United front over match pricing would be just the ticket for football fans

Some Derby fans protested at ticket prices for their game at Norwich - but were quiet over a similar

Some Derby fans protested at ticket prices for their game at Norwich - but were quiet over a similar issue at their own ground. Picture by Paul Chesterton/Focus Images Ltd - Credit: Paul Chesterton/Focus Images Ltd

I think all football fans will be delighted with the news that the recent Premier League shareholders meeting saw an announcement of increased funding for grassroots facilities, solidarity payments to lower leagues, sporting and educational initiatives, and support of disadvantaged groups.

With so much money concentrated in the upper echelons, any form of redistribution towards the rest of the game is a welcome development, although the full detail is currently still to be announced.

What was of particular interest in the announcement from the point of view of the Canaries Trust was the new commitment to funding work in relation to the match day experience and fan engagement, which hopefully will result in greater dialogue between clubs and supporters groups. As the cost of going to games gets ever higher any development that might help to make the game more accessible to more people is something that we would welcome.

The Football Supporters Federation, to which the Trust is affiliated, has lobbied hard for an easing of the financial burden on fans and last week's announcement suggests that the message is getting through.

However, real change can only be achieved by all clubs agreeing to lower ticket prices across the board, not by unilateral actions. Recently the Trust decided not to join the protest by Derby County fans about being charged £40 for their tickets to Carrow Road because we felt it had become an attack on Norwich City in isolation, when the real problem is football wide.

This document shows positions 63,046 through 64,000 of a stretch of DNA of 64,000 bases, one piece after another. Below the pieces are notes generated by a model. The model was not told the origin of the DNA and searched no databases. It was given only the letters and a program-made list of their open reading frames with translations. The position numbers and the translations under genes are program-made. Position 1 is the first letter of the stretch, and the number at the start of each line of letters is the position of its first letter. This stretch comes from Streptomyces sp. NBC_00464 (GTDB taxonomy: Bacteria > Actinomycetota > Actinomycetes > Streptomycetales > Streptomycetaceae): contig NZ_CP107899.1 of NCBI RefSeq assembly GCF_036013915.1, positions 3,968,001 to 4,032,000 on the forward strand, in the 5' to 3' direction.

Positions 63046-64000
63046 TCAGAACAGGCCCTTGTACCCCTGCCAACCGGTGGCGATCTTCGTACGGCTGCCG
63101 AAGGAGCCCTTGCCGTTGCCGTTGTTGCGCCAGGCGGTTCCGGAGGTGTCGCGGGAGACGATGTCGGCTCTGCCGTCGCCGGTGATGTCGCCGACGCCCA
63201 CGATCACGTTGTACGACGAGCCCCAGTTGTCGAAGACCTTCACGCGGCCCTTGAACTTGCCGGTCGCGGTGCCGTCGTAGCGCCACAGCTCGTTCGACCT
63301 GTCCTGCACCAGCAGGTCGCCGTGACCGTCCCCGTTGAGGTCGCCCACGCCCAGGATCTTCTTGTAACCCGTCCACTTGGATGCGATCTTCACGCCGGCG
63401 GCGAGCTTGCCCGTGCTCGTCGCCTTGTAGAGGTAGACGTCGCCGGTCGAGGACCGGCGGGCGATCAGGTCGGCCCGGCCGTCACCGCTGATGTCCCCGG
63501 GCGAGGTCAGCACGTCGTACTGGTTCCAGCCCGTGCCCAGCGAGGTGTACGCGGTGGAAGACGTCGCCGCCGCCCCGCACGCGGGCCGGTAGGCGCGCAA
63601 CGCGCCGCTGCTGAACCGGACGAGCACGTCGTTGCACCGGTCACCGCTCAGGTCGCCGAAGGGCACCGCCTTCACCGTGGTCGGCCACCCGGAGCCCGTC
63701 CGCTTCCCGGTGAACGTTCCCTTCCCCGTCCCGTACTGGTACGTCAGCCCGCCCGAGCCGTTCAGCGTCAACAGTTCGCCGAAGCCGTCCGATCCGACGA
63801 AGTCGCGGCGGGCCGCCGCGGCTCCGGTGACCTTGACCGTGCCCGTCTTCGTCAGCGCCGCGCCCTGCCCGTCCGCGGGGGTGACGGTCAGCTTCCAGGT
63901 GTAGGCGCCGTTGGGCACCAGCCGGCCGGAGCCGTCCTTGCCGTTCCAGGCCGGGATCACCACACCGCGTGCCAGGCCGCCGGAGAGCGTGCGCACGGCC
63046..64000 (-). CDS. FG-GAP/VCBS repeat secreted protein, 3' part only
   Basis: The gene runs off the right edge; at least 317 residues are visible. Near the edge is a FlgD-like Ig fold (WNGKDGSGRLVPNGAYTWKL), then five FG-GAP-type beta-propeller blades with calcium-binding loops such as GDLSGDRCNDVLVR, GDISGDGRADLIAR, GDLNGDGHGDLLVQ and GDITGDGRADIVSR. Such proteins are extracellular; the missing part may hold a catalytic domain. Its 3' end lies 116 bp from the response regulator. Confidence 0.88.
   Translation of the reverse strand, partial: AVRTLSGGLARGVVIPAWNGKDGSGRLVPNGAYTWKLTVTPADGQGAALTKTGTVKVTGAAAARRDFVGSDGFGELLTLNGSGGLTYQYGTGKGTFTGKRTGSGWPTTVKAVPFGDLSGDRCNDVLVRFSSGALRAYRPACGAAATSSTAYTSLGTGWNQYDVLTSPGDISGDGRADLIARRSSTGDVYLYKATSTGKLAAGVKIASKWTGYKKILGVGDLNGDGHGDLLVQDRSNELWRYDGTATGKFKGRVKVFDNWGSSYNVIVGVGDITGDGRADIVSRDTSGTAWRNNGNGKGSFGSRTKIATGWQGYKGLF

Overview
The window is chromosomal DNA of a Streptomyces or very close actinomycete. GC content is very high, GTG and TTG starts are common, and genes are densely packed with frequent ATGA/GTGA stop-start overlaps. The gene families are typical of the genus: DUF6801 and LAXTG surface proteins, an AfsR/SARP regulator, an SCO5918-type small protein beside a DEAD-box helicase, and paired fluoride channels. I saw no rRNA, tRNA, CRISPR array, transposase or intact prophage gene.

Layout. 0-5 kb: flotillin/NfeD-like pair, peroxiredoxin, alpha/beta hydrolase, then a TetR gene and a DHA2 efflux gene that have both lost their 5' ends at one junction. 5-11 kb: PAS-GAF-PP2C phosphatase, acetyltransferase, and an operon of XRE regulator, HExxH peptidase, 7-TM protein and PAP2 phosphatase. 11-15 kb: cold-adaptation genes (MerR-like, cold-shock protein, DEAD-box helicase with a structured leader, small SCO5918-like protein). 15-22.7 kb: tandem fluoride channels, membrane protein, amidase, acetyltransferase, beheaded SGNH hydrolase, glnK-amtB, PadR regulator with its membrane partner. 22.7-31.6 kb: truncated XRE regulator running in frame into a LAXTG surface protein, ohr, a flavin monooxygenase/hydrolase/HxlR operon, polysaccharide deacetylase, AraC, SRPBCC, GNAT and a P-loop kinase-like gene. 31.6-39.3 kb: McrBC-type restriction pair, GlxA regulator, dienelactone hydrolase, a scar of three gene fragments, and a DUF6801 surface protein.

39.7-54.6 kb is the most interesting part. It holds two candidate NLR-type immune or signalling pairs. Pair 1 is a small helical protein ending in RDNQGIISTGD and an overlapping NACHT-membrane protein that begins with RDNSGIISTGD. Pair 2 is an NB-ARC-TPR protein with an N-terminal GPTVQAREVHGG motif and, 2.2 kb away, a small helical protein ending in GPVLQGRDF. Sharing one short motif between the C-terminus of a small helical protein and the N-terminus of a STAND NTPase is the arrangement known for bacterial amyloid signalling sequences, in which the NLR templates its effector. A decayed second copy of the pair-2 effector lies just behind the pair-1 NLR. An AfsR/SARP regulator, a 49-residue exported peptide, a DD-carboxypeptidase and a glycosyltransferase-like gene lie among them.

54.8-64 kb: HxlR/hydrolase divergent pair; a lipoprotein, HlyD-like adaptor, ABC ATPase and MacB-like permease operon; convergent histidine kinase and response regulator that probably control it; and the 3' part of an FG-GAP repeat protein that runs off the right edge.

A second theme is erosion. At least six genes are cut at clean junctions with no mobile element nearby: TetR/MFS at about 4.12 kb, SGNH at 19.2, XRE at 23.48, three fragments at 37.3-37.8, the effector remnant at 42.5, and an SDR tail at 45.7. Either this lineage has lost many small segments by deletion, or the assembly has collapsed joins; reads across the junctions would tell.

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While I feel for fans having to pay large amounts for away tickets (after all, I've done it myself often enough) the issue won't be resolved by individual clubs dropping prices and therefore putting themselves at a disadvantage to their rivals.

I received several emails from Derby fans querying our stance and I asked all of them the same question, namely, how many of them had staged a protest when their club charged Leeds fans £39? Not a single one answered it.

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Undoubtedly a way needs to be found to control ticket prices while allowing clubs to continue to be competitive, but it will only come through dialogue and consensus, not hypocrisy and self interest.

However, for the next few weeks at least all that matters is how City perform on the final run-in as this helter skelter Championship season hurtles towards its final denouement. It's been a wild ride so far and I see no reason why the last seven games will be any different.

At least City have their fate in their own hands, a scenario which seemed unlikely in the extreme after all the setbacks of October and November when so many points went begging. There is no doubt that Alex Neil has reinvigorated a drifting squad and there will be no lack of focus in the coming weeks.

With five games in little over two weeks it's going to be a stressful and demanding time for all the promotion hopefuls and mental strength will be just as vital as physical fitness.

Today's game will be a tough test against a Brighton side who have themselves experienced a renaissance under Chris Hughton and have beaten Derby and held Wolves at home in recent weeks, as well as winning at Blackburn.

City fans will need no reminding that Hughton is more than capable of putting out teams that will get players behind the ball and look to play on the break. The Canaries may need to be patient, but they will also need to be clinical when the opportunity arises.

However, today is just one of seven cup finals that await before the season's end, so it's time to strap ourselves in, try to control the nerves and cheer the Canaries back to the Premier League.

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